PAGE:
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Who’s Who in Networks. Wanted: The Key Player

  • Ballester, Coralio
  • Calvó-Armengol, Antoni
  • Zenou, Yves

Finite population non-cooperative games with linear-quadratic utilities, where each player decides how much action she exerts, can be interpreted as a network game with local payoff complementarities, together with a globally uniform payoff substitutability component and an own concavity effect. For these games, the Nash equilibrium action of each player is proportional to her Bonacich centrality in the network of local complementarities, thus establishing a bridge with the sociology literature on social networks. This Bonacich-Nash linkage implies that aggregate equilibrium increases with network size and density. We then analyze a policy that consists in targeting the key player, that is, the player who, once removed, leads to the optimal change in aggregate activity. We provide a geometric characterization of the key player identified with an inter-centrality measure, which takes into account both a player’s centrality and her contribution to the centrality of the others.

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Paper provided by C.E.P.R. Discussion Papers in its series CEPR Discussion Papers with number 5329.

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Date of creation: Oct 2005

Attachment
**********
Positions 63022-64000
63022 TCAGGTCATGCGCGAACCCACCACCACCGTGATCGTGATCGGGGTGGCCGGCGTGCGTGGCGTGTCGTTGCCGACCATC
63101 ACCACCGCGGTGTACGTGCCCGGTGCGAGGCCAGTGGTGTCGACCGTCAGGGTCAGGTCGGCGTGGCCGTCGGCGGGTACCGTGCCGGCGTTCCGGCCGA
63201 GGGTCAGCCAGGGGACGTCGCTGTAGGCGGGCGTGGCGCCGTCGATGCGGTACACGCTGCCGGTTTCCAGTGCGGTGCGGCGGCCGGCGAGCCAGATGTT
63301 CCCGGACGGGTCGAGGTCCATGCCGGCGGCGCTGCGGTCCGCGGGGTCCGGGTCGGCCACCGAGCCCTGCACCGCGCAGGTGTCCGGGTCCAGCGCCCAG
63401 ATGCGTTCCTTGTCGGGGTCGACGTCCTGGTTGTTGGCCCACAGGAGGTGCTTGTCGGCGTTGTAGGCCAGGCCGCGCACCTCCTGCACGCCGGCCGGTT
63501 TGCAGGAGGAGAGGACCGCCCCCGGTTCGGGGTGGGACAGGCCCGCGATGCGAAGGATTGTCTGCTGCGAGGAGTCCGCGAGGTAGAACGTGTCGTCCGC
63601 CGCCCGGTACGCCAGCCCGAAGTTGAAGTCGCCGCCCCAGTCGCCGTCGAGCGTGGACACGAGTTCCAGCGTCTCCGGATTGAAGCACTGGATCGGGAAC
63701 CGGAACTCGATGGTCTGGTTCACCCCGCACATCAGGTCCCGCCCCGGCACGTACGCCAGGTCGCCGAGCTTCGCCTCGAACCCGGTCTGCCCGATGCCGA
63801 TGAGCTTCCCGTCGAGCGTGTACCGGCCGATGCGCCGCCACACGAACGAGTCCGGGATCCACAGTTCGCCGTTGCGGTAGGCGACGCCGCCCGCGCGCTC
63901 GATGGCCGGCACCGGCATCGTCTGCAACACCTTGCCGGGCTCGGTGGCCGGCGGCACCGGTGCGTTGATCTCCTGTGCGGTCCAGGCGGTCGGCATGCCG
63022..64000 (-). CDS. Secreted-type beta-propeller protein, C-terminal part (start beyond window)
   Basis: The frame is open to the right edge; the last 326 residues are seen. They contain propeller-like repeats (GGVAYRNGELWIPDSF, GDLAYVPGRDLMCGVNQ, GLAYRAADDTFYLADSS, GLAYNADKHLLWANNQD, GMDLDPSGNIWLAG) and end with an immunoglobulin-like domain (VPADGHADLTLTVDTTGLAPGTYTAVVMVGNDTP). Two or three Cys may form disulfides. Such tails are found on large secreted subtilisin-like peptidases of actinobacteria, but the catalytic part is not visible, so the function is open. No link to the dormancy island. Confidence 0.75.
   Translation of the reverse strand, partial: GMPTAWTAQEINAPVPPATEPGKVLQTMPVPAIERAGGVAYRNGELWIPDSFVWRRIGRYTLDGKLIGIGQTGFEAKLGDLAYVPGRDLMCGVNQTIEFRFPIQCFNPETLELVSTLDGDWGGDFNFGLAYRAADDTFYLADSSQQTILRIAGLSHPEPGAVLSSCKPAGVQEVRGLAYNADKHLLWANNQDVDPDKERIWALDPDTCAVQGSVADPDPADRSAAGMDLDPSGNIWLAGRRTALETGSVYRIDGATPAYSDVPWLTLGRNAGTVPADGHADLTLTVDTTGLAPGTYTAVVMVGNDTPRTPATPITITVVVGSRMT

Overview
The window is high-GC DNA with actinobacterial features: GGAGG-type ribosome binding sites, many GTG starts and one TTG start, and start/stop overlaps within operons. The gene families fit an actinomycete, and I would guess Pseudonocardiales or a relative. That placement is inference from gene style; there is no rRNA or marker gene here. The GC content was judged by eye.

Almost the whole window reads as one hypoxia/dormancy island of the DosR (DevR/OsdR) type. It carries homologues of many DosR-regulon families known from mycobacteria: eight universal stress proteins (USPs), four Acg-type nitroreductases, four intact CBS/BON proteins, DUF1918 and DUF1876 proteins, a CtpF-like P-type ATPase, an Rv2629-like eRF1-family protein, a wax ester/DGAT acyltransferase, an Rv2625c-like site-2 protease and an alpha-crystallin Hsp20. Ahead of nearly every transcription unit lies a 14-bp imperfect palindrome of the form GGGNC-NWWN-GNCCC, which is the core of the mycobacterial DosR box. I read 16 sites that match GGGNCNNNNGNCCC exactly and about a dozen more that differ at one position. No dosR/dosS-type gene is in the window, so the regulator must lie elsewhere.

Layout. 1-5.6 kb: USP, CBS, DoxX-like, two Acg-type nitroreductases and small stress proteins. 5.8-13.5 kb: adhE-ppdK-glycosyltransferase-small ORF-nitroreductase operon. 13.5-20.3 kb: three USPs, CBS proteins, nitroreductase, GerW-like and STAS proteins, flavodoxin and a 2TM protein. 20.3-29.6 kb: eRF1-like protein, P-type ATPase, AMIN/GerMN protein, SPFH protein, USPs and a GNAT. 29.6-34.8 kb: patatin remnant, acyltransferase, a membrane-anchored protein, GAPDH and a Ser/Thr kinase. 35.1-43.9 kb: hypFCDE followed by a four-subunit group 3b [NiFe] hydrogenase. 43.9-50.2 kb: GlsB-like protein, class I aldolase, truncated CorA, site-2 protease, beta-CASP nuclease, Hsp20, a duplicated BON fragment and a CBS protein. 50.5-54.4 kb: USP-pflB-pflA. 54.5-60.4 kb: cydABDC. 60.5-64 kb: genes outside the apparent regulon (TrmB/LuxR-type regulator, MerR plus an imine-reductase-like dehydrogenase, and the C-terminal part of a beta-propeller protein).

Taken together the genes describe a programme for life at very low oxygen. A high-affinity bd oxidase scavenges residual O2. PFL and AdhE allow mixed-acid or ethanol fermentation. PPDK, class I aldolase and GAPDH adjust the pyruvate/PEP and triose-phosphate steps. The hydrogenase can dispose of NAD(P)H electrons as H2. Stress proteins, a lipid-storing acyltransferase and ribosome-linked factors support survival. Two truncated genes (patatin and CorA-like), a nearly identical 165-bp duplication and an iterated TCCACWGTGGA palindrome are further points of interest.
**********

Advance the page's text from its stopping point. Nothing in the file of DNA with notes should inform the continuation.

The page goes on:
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Handle: RePEc:cpr:ceprdp:5329
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  1. Iannaccone, Laurence R, 1992. "Sacrifice and Stigma: Reducing Free-Riding in Cults, Communes, and Other Collectives," Journal of Political Economy, University of Chicago Press, vol. 100(2), pages 271-91, April.
  2. Ballester, Coralio & Calvó-Armengol, Antoni & Zenou, Yves, 2004. "Who's Who in Crime Networks: Wanted - The Key Player," CEPR Discussion Papers 4421, C.E.P.R. Discussion Papers.
  3. Goyal, S. & Joshi, S., 2000. "Networks of Collaboration in Oligopoly," Econometric Institute Research Papers EI 9952-/A, Erasmus University Rotterdam, Erasmus School of Economics (ESE), Econometric Institute.
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  6. Antoni Calvó-Armengol & Yves Zenou, 2003. "Social Networks and Crime Decisions: The Role of Social Structure in Facilitating Delinquent Behavior," Working Papers 52, Barcelona Graduate School of Economics.
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  12. Eli Berman, 2000. "Sect, Subsidy, And Sacrifice: An Economist'S View Of Ultra-Orthodox Jews," The Quarterly Journal of Economics, MIT Press, vol. 115(3), pages 905-953, August.
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